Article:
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UN fears U.S. terrorist designation will make famine prospect worse in Yemen

Jan 15, 2021

United Nations, January 15: Senior UN officials on Thursday expressed their concerns over the potential impact of the decision by the United States to designate Yemen's Ansar Allah, more commonly known as the Houthi movement, as a terrorist group.
In his briefing to the virtual meeting, UN special envoy to Yemen Martin Griffiths told the Security Council that Yemen was going through dark times following a deadly attack last month on its newly-formed cabinet, and with millions facing potential famine, but emphasized peace is still possible.
Griffiths condemned the Dec. 30 attack at the airport in Aden, which targeted the government officials who had just arrived from Saudi Arabia. Dozens of civilians, aid workers and a journalist were also killed.
"The attack cast a dark shadow over what should have been a moment of hope in the efforts to achieve peace in Yemen. The formation of the cabinet and its return to Aden was a major milestone for the Riyadh Agreement and for the stability of state institutions, the economy, and the peace process," he said.
"The government has launched an investigation into the Aden attack and has made its conclusions public earlier today that Ansar Allah was behind the attack."
For more than five years, Yemen has been mired in conflict between the internationally-recognized government, which is backed by a Saudi-led coalition, and Houthi rebels.
On Sunday, the United States announced that it will designate the group as a Foreign Terrorist Organization (FTO) under domestic law.
Griffiths expressed serious concern over this prospect.
"I am extremely concerned about the impact of the decision from the United States to designate Ansar Allah as a Foreign Terrorist Organization," he said.
"We fear that there will be inevitably a chilling effect on my efforts to bring the parties together. We all hope to have absolute clarity on far-reaching exemptions to be able to carry out our duties. In any event, I remain committed to engage with all parties, including Ansar Allah, designated or not, to end the conflict in Yemen," said the envoy.
UN Undersecretary-General for Humanitarian Affairs Mark Lowcock also expressed his concern over the famine prospect and the impact of the U.S. decision on it.
"The most urgent priority in Yemen right now is to prevent a massive famine," said Lowcock.
"The data show that 16 million people will go hungry this year. Already, about 50,000 people are essentially starving to death in what is essentially a small famine. Another 5 million are just one step behind them," he added.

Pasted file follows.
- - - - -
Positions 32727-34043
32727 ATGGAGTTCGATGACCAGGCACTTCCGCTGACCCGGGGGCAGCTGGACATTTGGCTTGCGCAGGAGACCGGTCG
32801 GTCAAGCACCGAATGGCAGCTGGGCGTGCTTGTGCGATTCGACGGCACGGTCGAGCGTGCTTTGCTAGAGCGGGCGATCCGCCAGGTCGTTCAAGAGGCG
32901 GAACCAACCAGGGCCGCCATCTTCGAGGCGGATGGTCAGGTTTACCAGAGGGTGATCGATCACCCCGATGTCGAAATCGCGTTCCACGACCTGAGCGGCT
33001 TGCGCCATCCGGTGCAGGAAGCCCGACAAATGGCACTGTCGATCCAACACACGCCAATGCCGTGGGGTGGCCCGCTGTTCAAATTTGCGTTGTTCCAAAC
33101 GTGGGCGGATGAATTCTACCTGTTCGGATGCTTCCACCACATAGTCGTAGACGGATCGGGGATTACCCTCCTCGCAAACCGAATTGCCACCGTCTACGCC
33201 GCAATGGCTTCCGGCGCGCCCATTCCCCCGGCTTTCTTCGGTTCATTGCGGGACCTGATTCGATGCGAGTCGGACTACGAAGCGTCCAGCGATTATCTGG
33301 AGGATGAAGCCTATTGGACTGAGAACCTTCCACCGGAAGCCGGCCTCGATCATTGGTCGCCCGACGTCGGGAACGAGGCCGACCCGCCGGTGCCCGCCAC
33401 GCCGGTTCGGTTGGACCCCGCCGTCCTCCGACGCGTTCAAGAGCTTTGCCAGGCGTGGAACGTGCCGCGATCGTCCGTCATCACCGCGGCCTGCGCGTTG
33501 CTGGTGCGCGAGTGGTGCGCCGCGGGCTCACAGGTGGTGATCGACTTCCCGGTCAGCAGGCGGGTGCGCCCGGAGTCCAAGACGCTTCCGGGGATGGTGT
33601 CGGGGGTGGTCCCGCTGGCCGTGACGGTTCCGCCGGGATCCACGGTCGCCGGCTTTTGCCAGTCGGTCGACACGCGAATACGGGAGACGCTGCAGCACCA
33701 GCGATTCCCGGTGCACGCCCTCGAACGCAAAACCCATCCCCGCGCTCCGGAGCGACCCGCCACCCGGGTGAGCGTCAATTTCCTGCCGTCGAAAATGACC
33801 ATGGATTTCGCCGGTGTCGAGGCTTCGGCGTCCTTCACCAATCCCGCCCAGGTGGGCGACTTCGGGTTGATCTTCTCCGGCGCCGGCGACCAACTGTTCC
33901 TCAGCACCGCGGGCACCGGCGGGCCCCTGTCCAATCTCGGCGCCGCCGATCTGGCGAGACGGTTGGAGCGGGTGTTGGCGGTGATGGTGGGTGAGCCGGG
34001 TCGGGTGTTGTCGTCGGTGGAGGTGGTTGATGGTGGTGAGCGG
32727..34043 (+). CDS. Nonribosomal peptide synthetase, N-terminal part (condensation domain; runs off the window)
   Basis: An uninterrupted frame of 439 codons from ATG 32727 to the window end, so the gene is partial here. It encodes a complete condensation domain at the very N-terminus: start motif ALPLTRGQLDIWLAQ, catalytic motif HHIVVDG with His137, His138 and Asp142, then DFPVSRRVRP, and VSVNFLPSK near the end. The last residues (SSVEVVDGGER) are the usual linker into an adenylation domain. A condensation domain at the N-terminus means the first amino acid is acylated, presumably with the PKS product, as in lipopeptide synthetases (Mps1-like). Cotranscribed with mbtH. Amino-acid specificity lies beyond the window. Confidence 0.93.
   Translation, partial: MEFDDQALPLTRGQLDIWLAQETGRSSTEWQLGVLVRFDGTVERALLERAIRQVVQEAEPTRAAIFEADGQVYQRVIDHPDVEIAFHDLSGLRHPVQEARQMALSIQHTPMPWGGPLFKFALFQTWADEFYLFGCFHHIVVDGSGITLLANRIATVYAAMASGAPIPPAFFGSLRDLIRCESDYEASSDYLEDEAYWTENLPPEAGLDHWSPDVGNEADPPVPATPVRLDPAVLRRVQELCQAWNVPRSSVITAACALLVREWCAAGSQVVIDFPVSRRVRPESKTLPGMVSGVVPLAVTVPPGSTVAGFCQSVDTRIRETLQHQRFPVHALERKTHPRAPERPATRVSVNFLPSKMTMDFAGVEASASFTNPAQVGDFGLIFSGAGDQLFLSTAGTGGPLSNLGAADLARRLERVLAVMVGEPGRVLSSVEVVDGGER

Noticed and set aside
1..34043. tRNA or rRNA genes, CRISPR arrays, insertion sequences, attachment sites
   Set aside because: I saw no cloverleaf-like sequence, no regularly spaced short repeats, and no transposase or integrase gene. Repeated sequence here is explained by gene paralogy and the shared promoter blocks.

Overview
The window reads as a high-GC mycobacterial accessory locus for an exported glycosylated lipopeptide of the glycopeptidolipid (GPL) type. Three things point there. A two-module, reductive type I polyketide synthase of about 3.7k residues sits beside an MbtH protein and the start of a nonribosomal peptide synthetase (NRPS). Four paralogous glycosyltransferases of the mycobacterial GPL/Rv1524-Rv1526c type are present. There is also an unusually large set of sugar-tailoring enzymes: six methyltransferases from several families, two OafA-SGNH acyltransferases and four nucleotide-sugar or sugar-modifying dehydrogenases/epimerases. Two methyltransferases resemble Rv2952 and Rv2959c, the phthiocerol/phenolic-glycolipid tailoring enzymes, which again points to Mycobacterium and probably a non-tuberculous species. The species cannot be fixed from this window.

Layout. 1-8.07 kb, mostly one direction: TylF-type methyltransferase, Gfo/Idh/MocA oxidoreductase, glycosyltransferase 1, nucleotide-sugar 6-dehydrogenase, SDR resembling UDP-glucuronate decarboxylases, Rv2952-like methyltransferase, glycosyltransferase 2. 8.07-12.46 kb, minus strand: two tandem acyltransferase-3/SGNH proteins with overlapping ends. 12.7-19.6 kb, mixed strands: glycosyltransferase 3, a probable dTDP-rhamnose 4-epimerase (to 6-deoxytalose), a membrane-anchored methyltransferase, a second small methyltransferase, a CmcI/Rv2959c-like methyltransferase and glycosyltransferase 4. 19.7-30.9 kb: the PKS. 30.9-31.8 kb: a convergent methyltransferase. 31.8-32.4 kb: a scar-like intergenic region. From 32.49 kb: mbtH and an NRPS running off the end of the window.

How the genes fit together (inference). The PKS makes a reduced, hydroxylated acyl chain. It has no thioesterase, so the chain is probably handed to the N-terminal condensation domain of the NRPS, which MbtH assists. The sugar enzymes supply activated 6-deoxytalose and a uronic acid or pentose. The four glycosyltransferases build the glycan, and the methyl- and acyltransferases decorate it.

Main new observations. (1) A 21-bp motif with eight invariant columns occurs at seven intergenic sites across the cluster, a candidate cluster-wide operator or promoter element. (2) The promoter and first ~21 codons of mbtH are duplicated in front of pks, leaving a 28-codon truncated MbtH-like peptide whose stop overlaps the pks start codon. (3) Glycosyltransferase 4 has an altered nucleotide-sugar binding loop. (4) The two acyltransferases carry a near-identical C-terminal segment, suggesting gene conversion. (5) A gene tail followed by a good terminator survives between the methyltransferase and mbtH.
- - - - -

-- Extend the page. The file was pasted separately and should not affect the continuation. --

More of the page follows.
Lowcock called for the FTO designation to be reversed, outlining its potential impact on aid relief in a country that overwhelmingly relies on food imports.
He explained that humanitarian agencies provide food vouchers or cash to needy Yemenis so they can shop at markets.
"Aid agencies cannot, they simply cannot, replace the commercial import system," he stressed. "What this means is that what the commercial importers do is the single biggest determinant of life and death in Yemen."
Lowcock reported that Yemenis are already rushing to markets to stockpile food, while commercial traders fear the designation will affect their operations.
"Some suppliers, banks, insurers and shippers are ringing up their Yemeni partners and saying they now plan to walk away from Yemen altogether," he said. "They say the risks are too high. They fear being accidentally or otherwise caught up in U.S. regulatory action which would put them out of business or into jail."
Although the United States plans to introduce licenses so that some aid and imports can continue, the relief chief said further details will not be available until Jan. 19, the day the designation takes force.
David Beasley, head of the World Food Programme (WFP), which was last year's winner of the Nobel Peace Prize, gave a blunt assessment of the prospects, putting aside his prepared remarks to speak "heart-to-heart."
"We are struggling now without the designation. With the designation, it's going to be catastrophic. It literally is going to be a death sentence to hundreds of thousands, if not millions, of innocent people in Yemen," said Beasley.
Beasley, an American, also removed his "UN hat" for a moment, to speak about his engagement with Washington, which allocated 3.75 billion U.S. dollars to WFP last year.
"I'm very grateful for that," he said. "But this designation, it needs to be re-assessed, it needs to be re-evaluated, and, quite frankly, it needs to be reversed."
Beasley added that Yemen is among several countries facing famine, and the COVID-19 pandemic has only exacerbated these crises.
The WFP chief called for Gulf states "to pick up the humanitarian financial tab for this problem in Yemen," and urged the Security Council and world leaders to apply pressure on the warring parties to end their fighting.
"I can assure you that Mark Lowcock and I will be before you pretty soon talking about other countries," he said. "And if we can't solve this one - this is man-made completely - shame on us."
Source: Xinhua

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